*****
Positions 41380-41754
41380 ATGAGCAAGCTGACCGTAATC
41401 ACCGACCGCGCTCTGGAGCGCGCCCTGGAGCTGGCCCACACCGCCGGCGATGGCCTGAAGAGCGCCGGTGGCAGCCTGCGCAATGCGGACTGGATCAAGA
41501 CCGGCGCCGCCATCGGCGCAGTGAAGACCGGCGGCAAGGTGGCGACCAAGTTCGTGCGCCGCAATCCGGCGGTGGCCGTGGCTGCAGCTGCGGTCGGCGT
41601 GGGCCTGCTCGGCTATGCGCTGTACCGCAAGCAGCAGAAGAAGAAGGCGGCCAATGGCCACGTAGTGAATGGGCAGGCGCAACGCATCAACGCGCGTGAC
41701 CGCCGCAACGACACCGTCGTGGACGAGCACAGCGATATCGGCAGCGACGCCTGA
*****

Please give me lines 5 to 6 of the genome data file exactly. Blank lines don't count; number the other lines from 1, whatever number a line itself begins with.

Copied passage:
41601 GGGCCTGCTCGGCTATGCGCTGTACCGCAAGCAGCAGAAGAAGAAGGCGGCCAATGGCCACGTAGTGAATGGGCAGGCGCAACGCATCAACGCGCGTGAC
41701 CGCCGCAACGACACCGTCGTGGACGAGCACAGCGATATCGGCAGCGACGCCTGA